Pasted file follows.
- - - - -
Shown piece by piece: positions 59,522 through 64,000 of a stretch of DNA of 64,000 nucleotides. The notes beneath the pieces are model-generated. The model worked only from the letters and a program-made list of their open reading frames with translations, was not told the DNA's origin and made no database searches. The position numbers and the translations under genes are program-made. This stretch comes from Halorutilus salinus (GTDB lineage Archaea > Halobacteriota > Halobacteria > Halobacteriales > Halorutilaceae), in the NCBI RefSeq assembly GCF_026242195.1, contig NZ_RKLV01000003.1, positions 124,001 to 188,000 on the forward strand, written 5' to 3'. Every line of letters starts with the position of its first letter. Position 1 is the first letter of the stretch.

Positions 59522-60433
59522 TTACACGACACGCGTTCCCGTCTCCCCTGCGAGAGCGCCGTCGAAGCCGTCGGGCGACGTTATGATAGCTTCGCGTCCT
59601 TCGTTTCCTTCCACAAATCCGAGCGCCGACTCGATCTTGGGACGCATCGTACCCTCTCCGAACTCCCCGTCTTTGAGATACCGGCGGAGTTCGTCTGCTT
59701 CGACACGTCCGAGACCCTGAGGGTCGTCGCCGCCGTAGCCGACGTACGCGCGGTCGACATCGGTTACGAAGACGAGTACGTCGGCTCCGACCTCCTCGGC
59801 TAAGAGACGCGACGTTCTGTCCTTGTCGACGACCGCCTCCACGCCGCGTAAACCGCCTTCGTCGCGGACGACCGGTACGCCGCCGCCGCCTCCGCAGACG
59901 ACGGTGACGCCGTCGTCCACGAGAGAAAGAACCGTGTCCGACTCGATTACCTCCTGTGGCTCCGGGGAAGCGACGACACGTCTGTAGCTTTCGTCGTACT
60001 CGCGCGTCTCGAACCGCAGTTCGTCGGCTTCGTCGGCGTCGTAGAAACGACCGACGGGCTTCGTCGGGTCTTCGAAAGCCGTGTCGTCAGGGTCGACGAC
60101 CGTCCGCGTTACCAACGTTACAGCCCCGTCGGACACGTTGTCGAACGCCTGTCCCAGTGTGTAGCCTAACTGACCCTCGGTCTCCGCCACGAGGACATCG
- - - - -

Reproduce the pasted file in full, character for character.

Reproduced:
Shown piece by piece: positions 59,522 through 64,000 of a stretch of DNA of 64,000 nucleotides. The notes beneath the pieces are model-generated. The model worked only from the letters and a program-made list of their open reading frames with translations, was not told the DNA's origin and made no database searches. The position numbers and the translations under genes are program-made. This stretch comes from Halorutilus salinus (GTDB lineage Archaea > Halobacteriota > Halobacteria > Halobacteriales > Halorutilaceae), in the NCBI RefSeq assembly GCF_026242195.1, contig NZ_RKLV01000003.1, positions 124,001 to 188,000 on the forward strand, written 5' to 3'. Every line of letters starts with the position of its first letter. Position 1 is the first letter of the stretch.

Positions 59522-60433
59522 TTACACGACACGCGTTCCCGTCTCCCCTGCGAGAGCGCCGTCGAAGCCGTCGGGCGACGTTATGATAGCTTCGCGTCCT
59601 TCGTTTCCTTCCACAAATCCGAGCGCCGACTCGATCTTGGGACGCATCGTACCCTCTCCGAACTCCCCGTCTTTGAGATACCGGCGGAGTTCGTCTGCTT
59701 CGACACGTCCGAGACCCTGAGGGTCGTCGCCGCCGTAGCCGACGTACGCGCGGTCGACATCGGTTACGAAGACGAGTACGTCGGCTCCGACCTCCTCGGC
59801 TAAGAGACGCGACGTTCTGTCCTTGTCGACGACCGCCTCCACGCCGCGTAAACCGCCTTCGTCGCGGACGACCGGTACGCCGCCGCCGCCTCCGCAGACG
59901 ACGGTGACGCCGTCGTCCACGAGAGAAAGAACCGTGTCCGACTCGATTACCTCCTGTGGCTCCGGGGAAGCGACGACACGTCTGTAGCTTTCGTCGTACT
60001 CGCGCGTCTCGAACCGCAGTTCGTCGGCTTCGTCGGCGTCGTAGAAACGACCGACGGGCTTCGTCGGGTCTTCGAAAGCCGTGTCGTCAGGGTCGACGAC
60101 CGTCCGCGTTACCAACGTTACAGCCCCGTCGGACACGTTGTCGAACGCCTGTCCCAGTGTGTAGCCTAACTGACCCTCGGTCTCCGCCACGAGGACATCG